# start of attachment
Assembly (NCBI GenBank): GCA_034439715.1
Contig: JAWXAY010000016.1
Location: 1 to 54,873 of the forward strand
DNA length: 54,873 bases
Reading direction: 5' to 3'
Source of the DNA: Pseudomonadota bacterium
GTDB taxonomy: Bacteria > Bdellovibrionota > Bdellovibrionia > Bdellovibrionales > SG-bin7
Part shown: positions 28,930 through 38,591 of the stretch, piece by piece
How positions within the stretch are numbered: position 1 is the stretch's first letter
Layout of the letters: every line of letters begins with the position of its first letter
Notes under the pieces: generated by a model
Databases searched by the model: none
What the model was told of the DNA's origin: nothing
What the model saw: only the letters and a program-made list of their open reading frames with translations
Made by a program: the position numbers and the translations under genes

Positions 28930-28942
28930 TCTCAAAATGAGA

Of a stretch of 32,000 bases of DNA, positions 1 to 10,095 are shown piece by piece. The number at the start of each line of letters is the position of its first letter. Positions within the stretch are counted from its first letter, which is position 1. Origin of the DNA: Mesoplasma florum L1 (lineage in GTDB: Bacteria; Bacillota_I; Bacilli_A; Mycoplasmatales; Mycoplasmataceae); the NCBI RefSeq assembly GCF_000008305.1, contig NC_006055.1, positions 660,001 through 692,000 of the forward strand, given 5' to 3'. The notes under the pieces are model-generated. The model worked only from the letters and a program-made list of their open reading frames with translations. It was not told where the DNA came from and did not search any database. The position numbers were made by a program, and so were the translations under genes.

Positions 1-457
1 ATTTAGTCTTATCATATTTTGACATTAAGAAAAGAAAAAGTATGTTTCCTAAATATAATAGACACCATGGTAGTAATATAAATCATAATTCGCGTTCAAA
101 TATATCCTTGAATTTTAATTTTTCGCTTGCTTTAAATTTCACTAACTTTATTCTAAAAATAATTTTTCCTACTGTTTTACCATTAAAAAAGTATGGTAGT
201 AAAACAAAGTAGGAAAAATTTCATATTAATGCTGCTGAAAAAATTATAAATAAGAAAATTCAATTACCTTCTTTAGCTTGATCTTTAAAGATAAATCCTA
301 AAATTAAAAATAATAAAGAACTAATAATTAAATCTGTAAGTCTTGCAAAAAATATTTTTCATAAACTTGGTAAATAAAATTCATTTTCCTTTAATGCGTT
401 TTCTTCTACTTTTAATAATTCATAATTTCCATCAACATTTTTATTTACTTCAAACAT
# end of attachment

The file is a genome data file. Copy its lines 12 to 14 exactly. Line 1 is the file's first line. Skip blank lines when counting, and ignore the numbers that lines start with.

Databases searched by the model: none
What the model was told of the DNA's origin: nothing
What the model saw: only the letters and a program-made list of their open reading frames with translations